Capt. Nathan Hale, the 21-year-old Revolutionary War patriot executed by the British, was born 260 years ago on June 6, 1755, in Coventry, Conn.
Hale attended Yale College at age 14, graduating at 18 and embarking on a teaching career.
Captivated by the ideal of American independence, he joined the Connecticut militia in 1775, commissioned as a lieutenant. Stationed first in the vicinity of Boston, his regiment then advanced to Manhattan as the army sought to defend New York from advancing British troops.
Desperate for knowledge of the British plans, Gen. Washington turned to Col. Knowlton, who asked for a volunteer for the dangerous spying mission. Only Hale, then a captain, stepped forward.
Dressed in disguise, he crossed into British territory and gathered intelligence, but was captured by the British as he sought to return to the American camp. With his notes of British positions discovered, he was quickly deemed a spy and sentenced by British Gen. William Howe to execution by hanging the next day.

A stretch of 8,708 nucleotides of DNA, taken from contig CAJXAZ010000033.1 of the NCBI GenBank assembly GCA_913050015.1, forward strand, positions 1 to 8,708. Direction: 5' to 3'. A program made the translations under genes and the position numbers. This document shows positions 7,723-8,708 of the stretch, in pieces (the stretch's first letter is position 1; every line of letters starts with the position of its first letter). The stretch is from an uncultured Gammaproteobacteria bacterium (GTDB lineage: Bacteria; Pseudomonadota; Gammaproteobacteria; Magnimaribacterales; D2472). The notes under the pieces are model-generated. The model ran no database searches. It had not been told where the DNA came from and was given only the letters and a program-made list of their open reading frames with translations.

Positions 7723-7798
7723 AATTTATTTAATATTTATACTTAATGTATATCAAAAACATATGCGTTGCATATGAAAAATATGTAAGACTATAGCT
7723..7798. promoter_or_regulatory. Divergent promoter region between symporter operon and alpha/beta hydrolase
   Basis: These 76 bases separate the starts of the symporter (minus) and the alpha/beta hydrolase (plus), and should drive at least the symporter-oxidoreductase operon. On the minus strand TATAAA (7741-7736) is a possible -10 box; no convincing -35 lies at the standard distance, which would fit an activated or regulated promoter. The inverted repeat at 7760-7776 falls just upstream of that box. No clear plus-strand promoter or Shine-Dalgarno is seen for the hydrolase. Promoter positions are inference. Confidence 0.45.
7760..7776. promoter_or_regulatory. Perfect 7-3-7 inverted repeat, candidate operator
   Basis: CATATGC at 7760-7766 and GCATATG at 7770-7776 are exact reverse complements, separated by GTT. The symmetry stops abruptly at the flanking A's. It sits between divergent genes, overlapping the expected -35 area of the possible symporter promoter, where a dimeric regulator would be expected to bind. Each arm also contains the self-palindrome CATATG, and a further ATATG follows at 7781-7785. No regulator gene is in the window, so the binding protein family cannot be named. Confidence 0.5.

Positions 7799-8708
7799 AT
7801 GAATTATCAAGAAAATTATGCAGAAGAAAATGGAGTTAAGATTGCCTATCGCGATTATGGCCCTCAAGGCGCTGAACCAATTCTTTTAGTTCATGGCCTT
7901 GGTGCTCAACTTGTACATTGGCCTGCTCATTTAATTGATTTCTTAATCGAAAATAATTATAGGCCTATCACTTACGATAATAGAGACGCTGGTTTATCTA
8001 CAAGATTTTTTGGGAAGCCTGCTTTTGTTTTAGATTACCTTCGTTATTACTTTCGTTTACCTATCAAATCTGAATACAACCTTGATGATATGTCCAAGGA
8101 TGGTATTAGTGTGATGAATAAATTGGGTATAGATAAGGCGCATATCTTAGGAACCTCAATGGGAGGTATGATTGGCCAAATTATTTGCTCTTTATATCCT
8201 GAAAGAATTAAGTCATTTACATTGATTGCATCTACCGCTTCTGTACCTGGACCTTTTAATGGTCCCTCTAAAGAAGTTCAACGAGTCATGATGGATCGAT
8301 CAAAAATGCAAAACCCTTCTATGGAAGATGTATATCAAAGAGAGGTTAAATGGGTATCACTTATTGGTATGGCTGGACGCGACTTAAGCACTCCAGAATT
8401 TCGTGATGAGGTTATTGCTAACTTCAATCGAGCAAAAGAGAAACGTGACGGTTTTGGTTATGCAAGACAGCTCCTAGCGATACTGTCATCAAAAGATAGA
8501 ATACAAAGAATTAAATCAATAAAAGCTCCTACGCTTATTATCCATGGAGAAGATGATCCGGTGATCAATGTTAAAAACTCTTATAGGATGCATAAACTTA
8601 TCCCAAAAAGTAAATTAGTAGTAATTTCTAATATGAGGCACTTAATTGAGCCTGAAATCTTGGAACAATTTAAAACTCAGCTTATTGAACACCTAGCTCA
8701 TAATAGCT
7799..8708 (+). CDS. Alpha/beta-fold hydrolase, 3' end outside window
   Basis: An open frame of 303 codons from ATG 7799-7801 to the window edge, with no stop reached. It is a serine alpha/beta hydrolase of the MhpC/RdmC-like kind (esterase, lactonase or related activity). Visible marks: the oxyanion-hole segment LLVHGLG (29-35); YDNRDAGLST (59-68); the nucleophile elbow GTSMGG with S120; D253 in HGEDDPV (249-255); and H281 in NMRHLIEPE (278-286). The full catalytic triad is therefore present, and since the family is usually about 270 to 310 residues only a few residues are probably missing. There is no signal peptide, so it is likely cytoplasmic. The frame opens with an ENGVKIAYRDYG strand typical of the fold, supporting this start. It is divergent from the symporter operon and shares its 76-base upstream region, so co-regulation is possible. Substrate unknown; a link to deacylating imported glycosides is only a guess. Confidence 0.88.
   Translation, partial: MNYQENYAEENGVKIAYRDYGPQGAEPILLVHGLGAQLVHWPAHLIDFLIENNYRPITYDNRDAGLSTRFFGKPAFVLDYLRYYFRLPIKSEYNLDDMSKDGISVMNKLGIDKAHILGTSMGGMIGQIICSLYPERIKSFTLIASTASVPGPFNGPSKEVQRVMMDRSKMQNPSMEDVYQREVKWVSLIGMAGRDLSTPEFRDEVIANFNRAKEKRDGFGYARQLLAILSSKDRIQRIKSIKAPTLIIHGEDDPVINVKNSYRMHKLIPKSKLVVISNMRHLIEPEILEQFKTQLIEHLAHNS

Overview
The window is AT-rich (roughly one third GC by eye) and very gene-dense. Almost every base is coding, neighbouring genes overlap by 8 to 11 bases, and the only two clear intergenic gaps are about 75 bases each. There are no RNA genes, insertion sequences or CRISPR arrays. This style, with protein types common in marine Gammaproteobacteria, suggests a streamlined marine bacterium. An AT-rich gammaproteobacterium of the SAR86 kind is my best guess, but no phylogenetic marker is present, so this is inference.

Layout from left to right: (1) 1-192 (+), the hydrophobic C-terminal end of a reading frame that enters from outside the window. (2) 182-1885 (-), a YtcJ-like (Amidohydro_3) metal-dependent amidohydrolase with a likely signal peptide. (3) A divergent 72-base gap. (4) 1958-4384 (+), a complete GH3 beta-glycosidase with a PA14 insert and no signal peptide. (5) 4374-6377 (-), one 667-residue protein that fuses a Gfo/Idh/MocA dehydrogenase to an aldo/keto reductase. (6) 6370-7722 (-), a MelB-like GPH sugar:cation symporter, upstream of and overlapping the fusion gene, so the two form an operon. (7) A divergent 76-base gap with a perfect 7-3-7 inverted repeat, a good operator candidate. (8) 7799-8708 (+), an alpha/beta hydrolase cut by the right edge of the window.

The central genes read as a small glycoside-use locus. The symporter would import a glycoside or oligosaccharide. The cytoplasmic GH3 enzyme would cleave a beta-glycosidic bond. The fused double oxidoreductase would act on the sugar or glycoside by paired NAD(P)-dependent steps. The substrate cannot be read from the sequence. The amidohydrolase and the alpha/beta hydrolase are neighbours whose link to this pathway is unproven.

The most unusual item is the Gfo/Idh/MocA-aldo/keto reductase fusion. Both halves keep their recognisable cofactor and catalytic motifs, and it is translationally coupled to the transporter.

The reports of Hale’s death are mostly secondhand, but he is attributed with facing his enemy and saying, “I only regret that I have but one life to lose for my country.”
Hale died Sept. 22, 1776.
Nathan Hale has been honored on two similar ½¢ stamps. The first, an olive brown sheet stamp printed on the flat-plate press, was issued April 4, 1925 (Scott 551). The rotary-press variety of the same design was issued May 25, 1929 (653).